How did a company successfully appeal a safety citation and get an administrative law judge (ALJ) to order OSHA to pay the employer’s attorney fees?
An employee of Paramount Advance Wireless fell from a communications tower and died.
OSHA cited Paramount for not providing employees with adequate fall protection.
The judge determined OSHA misunderstood the way fall protection was being used in this situation.
However, the ALJ also found the employee wasn’t protected from falling at all times, so the question became whether the death was the result of unpreventable employee misconduct.
The ALJ determined Paramount:
- had a rule requiring employees be tied off at all times
- effectively communicated and enforced its safety rules
- had an effective training program, and
- properly supervised its employees.
The ALJ ruled Paramount proved this was a case of unpreventable employee misconduct. The judge threw out the OSHA citation.
Company wanted $50K+ from OSHA
Under the Equal Access to Justice Act (EAJA), companies that prevail against a federal government judgment, such as an OSHA fine, can apply to have attorneys’ fees and other expenses reimbursed by the government.
Paramount filed to have $49,503 in lawyer fees and another $3,763 in other costs and expenses reimbursed by the government.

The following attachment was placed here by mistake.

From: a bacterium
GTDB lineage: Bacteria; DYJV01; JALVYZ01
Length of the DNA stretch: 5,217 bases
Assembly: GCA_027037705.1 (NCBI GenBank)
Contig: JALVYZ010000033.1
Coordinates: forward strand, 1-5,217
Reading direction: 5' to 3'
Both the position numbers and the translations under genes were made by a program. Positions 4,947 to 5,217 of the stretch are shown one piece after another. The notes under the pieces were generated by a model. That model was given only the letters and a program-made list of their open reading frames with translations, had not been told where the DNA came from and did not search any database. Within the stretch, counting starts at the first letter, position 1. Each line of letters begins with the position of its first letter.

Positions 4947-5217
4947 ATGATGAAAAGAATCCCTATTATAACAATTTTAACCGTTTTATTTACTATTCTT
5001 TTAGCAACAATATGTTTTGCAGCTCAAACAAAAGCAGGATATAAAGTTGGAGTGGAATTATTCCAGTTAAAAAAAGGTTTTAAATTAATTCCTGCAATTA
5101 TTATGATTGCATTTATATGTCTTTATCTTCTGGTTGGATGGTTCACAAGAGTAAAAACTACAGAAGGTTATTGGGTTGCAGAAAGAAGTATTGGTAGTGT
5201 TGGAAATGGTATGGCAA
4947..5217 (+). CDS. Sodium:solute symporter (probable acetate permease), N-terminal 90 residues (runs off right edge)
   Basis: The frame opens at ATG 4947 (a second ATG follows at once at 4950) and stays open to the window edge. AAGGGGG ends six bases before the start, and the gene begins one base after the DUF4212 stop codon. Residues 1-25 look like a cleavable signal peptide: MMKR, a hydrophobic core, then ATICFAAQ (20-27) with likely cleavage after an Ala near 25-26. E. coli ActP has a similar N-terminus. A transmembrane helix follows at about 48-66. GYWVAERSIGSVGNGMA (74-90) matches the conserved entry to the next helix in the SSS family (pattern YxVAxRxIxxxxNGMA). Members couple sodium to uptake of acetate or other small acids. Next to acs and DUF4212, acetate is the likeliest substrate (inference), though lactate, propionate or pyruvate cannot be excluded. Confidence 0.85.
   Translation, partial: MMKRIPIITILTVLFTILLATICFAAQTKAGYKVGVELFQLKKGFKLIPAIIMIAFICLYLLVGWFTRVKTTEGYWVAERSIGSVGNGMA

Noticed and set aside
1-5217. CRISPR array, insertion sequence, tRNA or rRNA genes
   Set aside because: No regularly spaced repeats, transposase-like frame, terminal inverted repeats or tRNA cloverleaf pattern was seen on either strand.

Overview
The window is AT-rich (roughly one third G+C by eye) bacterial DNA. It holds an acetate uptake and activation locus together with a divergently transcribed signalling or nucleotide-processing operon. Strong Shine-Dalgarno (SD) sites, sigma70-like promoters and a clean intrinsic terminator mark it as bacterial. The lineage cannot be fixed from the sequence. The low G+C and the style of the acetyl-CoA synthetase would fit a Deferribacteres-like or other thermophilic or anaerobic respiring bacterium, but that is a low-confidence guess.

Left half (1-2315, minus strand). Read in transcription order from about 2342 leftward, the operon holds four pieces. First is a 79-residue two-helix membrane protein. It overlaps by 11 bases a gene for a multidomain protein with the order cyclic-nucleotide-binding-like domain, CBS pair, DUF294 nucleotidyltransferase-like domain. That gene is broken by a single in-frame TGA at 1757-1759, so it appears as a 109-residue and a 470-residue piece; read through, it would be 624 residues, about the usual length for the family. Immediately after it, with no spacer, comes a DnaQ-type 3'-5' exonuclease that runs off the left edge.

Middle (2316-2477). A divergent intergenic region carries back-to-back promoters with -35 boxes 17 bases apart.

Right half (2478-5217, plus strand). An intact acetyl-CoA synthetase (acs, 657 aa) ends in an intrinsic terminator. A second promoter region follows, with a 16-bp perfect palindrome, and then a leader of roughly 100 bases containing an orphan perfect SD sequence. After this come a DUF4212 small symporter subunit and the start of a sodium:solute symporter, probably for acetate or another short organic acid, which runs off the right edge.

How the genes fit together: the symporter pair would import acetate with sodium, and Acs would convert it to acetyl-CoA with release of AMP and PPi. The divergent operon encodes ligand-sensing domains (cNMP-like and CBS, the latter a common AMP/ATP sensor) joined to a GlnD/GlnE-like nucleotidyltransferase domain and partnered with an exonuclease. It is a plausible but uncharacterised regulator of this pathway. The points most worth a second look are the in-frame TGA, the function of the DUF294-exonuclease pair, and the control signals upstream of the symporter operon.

The EAJA says the government must reimburse the company unless the government was “substantially justified” when it issued the fine. OSHA argued that its citation was substantially justified.
But the ALJ disagreed, citing OSHA’s misunderstanding about the fall protection used by the Paramount employee.
However, the company didn’t receive all the reimbursement it asked for. Paramount’s attorney billed at a rate of $495/hour. The statutory maximum allowed under the EAJA is $125/hour.
OSHA also objected to the inclusion of computer research costs as part of the reimbursement.
The ALJ granted reimbursement for attorneys’ fees at $125 hour, and reduced the number of compensable hours by 13%, leaving the recovery amount at $15,750. However, the ALJ said the computer research was justified, but also reduced that amount slightly to $3,527, for a total reimbursement of $19,277. Paramount got 36% of what it asked for.
You can read the ALJ’s decision here.
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